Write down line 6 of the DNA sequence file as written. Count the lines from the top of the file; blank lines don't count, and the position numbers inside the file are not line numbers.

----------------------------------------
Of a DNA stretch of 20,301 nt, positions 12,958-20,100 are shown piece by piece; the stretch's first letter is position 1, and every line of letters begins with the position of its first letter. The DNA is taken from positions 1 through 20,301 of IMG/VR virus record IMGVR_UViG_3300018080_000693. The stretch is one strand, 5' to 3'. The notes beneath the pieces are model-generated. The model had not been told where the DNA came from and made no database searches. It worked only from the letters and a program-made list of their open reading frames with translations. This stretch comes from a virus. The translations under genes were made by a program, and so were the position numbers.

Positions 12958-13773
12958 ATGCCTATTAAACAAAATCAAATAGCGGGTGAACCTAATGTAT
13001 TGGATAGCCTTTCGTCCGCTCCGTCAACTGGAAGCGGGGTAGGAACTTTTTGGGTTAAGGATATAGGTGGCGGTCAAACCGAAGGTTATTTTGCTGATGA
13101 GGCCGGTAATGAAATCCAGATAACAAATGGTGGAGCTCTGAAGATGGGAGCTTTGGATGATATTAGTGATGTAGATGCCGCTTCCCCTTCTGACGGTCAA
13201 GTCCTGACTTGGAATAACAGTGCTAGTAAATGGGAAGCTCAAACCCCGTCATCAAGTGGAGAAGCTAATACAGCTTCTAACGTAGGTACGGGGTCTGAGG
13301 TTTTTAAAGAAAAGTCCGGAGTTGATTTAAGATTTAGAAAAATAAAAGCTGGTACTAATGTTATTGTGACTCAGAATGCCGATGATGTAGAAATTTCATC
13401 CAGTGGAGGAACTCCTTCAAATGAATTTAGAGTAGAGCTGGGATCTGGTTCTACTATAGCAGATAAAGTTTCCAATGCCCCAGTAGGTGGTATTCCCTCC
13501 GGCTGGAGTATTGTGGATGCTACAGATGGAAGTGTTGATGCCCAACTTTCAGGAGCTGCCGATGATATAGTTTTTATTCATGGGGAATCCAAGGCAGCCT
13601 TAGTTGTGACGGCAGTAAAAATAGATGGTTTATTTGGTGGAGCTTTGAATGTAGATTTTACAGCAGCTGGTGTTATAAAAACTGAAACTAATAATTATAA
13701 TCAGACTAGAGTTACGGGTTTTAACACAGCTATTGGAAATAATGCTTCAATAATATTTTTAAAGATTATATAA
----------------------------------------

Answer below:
13201 GTCCTGACTTGGAATAACAGTGCTAGTAAATGGGAAGCTCAAACCCCGTCATCAAGTGGAGAAGCTAATACAGCTTCTAACGTAGGTACGGGGTCTGAGG